most hopeful that our legislative team who passed two bills through the legislature these past 3 years will now get solidly behind the City of Cambridge’s strong efforts to protect the downstream communities from major flooding which has become extremely apparent to those who live in the area of Alewife and the silver maple forest.

    Last month a Council resolution was passed to ask our city leaders to speak with Belmont and Arlington to get a purchase discussion going after an appraisal was made by EOEEA.
    Many submissions were made to the Community Preservation Act Hearing in june to set aside funds for the eventual purchase of the Uplands. Noted environmental leaders and many written comments were made to solicit request for open space funding in the future.
    The City Manager must speak to environmental decision-makers in Belmont and Arlington
    along these lines of possible negotiations with the developer. This is the 10th such Resolution the city has passed to protect the Alewife Reservation and its small river floodplain forest. Some of these resolutions were based on the bills that you have submitted to the legislature to give support to your efforts.

    Please consider assisting in the progress of these discussions. Both Belmont and Cambridge
    have adopted the Community Preservation Act.

    Thanks for your consideration.
    Ellen Mass

  3. Local Neighborhood Meeting on Major New England Storm Water/ Wetlands Project in
    Alewife Reservation. Held September 7- West Cambridge Youth Center
    (Published in Cambridge Chronicle- September 15)

    The neighborhood meeting held Wednesday night at West Cambridge Youth Center
    brought some strong dissenting concerns over the city’s Alewife Reservation storm water-wetlands project which will cost 15 million public funds on the Reservation and around 140 million over the next 10 years, as the North Cambridge neighborhoods are secured for infrastructure development and discharge to Alewife Reservation, where a large wetland will be created as a of a natural marsh style storm water retention basin to what is now a dry and invasive plant area . River recharge in the slow non-meandering Little River is much desired, and we were informed that the project will clean up the river 85 percent.

    Engineers, the city and Mass Water Resources Authority, 5 years ago, convinced the local environmental organizations including Mystic River Watershed Assoc. that such a project was beneficial to the watershed and to the Little River and Alewife Brook,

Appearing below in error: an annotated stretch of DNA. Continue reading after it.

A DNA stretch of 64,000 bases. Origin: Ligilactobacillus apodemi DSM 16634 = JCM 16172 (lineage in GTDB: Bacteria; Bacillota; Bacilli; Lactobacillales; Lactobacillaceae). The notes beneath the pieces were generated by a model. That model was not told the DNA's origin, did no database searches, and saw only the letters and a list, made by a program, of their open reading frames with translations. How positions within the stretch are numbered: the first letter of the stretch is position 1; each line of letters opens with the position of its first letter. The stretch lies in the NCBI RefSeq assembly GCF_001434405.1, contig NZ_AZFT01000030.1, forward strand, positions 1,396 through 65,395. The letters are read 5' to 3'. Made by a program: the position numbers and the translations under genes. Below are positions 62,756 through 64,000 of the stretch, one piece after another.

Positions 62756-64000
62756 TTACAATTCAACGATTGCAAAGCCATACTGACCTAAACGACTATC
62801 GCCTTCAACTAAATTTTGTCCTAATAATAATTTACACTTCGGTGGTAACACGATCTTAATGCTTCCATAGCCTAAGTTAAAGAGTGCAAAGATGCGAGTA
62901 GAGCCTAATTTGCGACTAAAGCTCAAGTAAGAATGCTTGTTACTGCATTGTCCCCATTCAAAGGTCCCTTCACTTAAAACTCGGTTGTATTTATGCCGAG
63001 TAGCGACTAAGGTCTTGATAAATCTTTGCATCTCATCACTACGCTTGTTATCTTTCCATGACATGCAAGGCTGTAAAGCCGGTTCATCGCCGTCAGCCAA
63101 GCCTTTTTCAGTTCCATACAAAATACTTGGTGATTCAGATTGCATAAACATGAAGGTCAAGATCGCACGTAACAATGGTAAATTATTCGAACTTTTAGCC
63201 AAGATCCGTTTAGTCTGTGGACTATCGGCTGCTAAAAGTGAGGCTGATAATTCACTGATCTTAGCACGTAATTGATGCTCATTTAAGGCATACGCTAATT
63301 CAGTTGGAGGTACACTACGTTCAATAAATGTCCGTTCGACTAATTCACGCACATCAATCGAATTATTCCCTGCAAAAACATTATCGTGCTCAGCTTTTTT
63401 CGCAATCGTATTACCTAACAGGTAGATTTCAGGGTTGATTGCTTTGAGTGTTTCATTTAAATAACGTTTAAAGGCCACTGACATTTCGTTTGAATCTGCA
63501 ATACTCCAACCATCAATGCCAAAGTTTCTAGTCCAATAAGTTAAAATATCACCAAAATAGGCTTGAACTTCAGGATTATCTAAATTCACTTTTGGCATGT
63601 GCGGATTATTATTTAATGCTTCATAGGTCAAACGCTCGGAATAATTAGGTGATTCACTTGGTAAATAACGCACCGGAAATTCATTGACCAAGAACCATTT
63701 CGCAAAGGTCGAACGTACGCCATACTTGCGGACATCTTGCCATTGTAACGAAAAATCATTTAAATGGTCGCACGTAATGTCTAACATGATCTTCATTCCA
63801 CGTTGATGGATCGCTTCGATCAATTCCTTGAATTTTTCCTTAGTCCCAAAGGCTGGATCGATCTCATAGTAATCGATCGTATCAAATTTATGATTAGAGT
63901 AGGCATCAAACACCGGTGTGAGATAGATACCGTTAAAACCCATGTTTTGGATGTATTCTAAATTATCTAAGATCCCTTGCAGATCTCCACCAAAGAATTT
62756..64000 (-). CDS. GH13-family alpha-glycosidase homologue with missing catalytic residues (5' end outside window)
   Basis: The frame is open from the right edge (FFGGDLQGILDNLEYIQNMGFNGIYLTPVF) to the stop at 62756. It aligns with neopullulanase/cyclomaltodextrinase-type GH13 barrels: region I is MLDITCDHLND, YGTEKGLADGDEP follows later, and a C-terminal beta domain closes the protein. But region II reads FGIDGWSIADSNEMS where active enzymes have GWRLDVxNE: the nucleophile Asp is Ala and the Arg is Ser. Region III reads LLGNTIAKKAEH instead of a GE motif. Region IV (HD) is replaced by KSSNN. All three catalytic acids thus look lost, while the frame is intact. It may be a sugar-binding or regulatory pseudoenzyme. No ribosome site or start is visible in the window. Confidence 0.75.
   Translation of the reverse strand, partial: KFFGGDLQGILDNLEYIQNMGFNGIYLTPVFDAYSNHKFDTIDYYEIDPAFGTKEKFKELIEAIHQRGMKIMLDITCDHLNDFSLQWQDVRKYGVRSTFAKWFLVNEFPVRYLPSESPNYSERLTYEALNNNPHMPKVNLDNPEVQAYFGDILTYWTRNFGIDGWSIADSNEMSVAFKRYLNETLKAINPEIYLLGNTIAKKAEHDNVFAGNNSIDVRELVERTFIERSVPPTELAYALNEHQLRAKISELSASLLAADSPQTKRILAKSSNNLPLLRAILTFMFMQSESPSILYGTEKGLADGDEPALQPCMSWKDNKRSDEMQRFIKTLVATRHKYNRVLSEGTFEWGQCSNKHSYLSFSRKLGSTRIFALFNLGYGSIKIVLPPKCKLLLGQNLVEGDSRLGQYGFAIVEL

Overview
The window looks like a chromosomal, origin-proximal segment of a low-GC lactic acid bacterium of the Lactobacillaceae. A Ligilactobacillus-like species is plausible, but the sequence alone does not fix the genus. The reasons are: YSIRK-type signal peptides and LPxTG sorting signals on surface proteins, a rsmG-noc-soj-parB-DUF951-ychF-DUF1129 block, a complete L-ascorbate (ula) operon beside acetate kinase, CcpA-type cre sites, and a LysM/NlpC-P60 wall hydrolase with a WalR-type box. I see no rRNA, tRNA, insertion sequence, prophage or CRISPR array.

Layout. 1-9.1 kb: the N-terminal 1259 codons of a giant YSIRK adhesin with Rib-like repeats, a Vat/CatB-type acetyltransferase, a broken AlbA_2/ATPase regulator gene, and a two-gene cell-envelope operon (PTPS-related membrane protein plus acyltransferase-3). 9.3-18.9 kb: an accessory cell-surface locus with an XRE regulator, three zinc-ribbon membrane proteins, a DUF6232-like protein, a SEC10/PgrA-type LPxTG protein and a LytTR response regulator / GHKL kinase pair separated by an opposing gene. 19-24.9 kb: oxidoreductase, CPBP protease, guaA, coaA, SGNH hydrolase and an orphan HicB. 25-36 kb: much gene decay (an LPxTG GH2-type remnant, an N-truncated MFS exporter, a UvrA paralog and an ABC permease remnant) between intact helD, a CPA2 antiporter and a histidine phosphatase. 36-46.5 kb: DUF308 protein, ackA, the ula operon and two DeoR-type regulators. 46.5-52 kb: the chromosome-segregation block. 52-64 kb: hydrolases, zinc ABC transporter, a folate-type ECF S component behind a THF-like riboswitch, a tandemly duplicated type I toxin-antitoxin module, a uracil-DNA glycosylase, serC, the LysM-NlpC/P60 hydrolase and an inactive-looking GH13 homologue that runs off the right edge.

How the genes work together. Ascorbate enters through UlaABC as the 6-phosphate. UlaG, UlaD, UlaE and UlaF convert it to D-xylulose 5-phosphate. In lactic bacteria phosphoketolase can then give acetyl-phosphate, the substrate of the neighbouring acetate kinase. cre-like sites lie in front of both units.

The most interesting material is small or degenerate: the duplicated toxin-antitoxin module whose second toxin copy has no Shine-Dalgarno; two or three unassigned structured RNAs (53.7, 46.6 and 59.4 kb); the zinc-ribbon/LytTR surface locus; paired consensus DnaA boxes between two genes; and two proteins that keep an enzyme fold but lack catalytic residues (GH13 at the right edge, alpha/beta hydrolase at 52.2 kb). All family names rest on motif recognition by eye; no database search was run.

although there were dissenting opinions. A majority vote was taken to proceed.

    The storm water basin has undergone a number of improvement designs which our organization promoted and the present plan emphasizes with a full re-creation of storm water wetlands, observation decks, boardwalks, signage, and an oxbow for fish spawning and many more. Bioengineering which performed the Fresh Pond Black’s Nook restoration and walkways will be in charge of the Alewife project. Duke Bitsko of Bioengineering and Phil Rury Wildlife Biologist are in charge of the design planning. Dan Driscoll of the DCR
    must make sure that the plans are according to the DCR Alewife Master Plan.

    While FAR has no Fresh Pond Advisory to speak officially for its open space, a volunteer monitoring team is urgently called for to observe the changes and to observe this costly and potentially worthwhile project The city’s storm water management project director, Catherine Woodbury is the contact person for the project at 617 3484818. Catherine has provided 2 site visits for the community whereby FAR and others asked for concessions related to the project, i.e. a wildlife corridor blockage between Blair Pond and the silver maple forest, retention of certain older vegetation which would be preserved, an endangered species in the area, registered with the state, in proximity to the work site. We are still awaiting to hear from DCR on the corridor blockage of deer and coyote which cross the rail road tracks frequently to the forest.
    Call FAR if you would like to follow the project and monitor the process: 617 415-1884.

    To follow progress of the major city-state project here are the links:



    Ellen Mass
    Friends of Alewife Reservation